3. Dravidians:
In my opinion, Dravidians were originally a pastoral community and worshipped the deity who protected them. A horse mounted deity is very common to lower classes in South India. Even though nowadays the deity is worshipped as an incarnation of Shiva or Vishnu etc... the old depiction is that of a warrior astride the horse. The deity is known by various names.

Maharashtra (herders) -> Khandoba
Andhra Pradesh (herders)-> Mallanna
Karnataka (herders) -> Mailara
Karnataka (Hallaki tribe) -> Bommayya
Karnataka (Tulu region) -> Bermer
Tamil Nadu -> Ayyanar
Kerala -> Sastha

I have not come across any source where it is mentioned that Mallanna in Andhra Pradesh or Mailara in Karnataka is a warrior mounted on the horse. But Khandoba, a pastoral horse mounted deity, has been equated with these two deities.

Probably, the original name of the deity could have been close to Bomm* or Berm* (-ayya and -er are honorifics in Kannada and Tulu respectively) as the Dravidian tribes supposedly inhabited the region close to Semitic tribes. I have already speculated about Abraham and Bermer.

* The tribal matriliny/matriarchy isn't a solid societal structure.

** The female rule phenomenon could be found in epic Mahabharata. However, the region itself had only females. That probably is some kind of fantasy. But in the case of Megasthenes' Pandya-s, he mentioned that kingdom had men and females bore children by the age of six!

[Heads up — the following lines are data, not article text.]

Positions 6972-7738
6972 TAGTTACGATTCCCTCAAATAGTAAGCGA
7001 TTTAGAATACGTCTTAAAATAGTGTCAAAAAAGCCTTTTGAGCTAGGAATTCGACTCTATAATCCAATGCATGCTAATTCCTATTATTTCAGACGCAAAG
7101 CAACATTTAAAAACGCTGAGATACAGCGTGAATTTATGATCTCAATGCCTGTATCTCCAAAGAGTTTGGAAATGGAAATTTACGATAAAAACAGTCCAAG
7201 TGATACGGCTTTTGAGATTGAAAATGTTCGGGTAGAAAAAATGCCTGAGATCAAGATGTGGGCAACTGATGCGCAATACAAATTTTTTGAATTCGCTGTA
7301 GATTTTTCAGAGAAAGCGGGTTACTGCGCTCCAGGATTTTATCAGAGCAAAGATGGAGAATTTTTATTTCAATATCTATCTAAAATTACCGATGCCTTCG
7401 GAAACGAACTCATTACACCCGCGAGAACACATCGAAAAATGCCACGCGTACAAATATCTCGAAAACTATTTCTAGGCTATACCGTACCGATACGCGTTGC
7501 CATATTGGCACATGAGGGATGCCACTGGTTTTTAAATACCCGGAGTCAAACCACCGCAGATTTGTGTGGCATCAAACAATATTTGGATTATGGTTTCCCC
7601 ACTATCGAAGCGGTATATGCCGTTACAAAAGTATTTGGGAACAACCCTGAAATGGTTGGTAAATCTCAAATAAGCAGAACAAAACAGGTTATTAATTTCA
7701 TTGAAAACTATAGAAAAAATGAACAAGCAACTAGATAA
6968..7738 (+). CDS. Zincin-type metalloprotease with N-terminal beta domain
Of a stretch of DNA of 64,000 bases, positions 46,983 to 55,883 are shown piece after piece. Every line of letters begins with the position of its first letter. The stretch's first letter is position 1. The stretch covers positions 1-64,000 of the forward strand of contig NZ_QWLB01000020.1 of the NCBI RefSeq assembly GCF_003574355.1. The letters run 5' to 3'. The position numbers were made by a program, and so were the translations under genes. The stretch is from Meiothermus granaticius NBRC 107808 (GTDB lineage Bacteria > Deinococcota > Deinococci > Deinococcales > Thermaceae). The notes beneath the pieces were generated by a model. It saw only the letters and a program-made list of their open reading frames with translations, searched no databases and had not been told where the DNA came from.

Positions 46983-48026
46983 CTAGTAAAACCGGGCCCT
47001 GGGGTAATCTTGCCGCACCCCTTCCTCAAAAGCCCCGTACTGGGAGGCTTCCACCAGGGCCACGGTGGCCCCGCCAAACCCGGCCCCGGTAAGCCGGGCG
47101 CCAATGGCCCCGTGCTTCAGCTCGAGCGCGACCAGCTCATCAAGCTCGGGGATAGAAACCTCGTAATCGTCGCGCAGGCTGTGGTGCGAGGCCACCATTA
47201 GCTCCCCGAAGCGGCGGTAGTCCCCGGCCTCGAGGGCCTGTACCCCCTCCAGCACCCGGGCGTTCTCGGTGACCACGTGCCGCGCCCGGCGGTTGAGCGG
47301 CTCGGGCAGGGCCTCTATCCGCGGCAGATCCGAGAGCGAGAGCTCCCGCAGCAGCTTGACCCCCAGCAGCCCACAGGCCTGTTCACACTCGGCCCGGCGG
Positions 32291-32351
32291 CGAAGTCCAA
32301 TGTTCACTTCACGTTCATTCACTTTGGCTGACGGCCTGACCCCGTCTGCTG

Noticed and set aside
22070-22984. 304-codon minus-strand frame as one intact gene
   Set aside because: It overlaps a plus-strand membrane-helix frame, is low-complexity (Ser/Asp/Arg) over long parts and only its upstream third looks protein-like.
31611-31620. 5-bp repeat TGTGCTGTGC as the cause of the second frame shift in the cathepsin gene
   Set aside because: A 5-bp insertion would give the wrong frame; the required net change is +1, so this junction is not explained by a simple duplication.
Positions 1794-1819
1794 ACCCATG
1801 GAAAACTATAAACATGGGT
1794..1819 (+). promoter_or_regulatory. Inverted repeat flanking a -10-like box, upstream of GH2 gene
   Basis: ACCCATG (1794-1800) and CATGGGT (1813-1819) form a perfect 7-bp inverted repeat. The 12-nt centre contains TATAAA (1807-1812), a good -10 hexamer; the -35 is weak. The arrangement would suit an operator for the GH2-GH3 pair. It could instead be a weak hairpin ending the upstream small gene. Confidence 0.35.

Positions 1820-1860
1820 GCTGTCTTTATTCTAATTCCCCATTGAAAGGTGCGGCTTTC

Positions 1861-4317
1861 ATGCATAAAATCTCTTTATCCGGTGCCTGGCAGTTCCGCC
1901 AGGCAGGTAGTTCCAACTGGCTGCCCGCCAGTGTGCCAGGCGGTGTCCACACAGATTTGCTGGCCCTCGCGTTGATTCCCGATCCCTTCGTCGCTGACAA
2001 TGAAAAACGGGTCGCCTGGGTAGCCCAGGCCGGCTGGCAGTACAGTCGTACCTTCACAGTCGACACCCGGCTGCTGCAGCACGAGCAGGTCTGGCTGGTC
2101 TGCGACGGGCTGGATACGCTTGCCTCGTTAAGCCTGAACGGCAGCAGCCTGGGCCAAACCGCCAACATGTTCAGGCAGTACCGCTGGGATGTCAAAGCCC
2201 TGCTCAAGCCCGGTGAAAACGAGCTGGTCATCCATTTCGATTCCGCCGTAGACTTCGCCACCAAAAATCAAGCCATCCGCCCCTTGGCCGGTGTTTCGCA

4 comments:

Ravi Mundkur said...

King Bali was a popular king of Madhya Pradesh according to some legends, cited by Zacharis Thundy in "Kerala story" series.
2. Alupa Kings used to declare in their inscriptions that they are of Pandya dynasty.Maybe some of early Pandyans migrated in Tulunad and took over early chieftainships?

Manjunat said...

Ravi:
King Bali was a popular king of Madhya Pradesh according to some legends, cited by Zacharis Thundy in "Kerala story" series.

That is very problematic. That may say, Dravidians were ruled by Munda-s. Also, consider the grouping of Munda + Bali + Shiva.

According to population genetics studies Munda-s (patrilineal) lineage is similar to that of SE Asia countries who are their linguistic cousins (Austro-Asiatic family). As of now, Munda lienage is not observed in castes and tribes of Tulu/Malayali region. Even if we find Munda lineage in negligible frequency that may show representation of an elite class.

Alupa Kings used to declare in their inscriptions that they are of Pandya dynasty.Maybe some of early Pandyans migrated in Tulunad and took over early chieftainships?

Do we find those claims before 13th or 14th century?

Ravi Mundkur said...

It is not Munda Kings/chieftains ruling over Dravidians. The Munda rule in pockets-chieftains-must be of remoter antiquity than Dravidian arrival. Dravidians came to South India may be between 500 BC and 100 AD almost at that time or slightly before the 'Aryans'in the time scale.It appears that the Davidian rulers, especially the Tamils adopted Shaivism from Munda rulers/folks.
Tulu-Malayalee lineage system became a standard for all communities of the region.Probably Tulu-Malayalee ancestors originaly picked up the theoritical concepts of lineage from the gotra system of Aryans.Once it was promulgated in Tulunad it was popular and every other community followed it,maybe each group had their own lineages/baris.So I believe that we have to demarcate what communities follow common lineage names to identify their heritages.
The Alupa claim of Pandya heritage is probably of 6 to 8th C Ad, if I rememeber correctly.By 13-14th C AD Tulunadu was under the suzeranity of Vijayanagar Kings.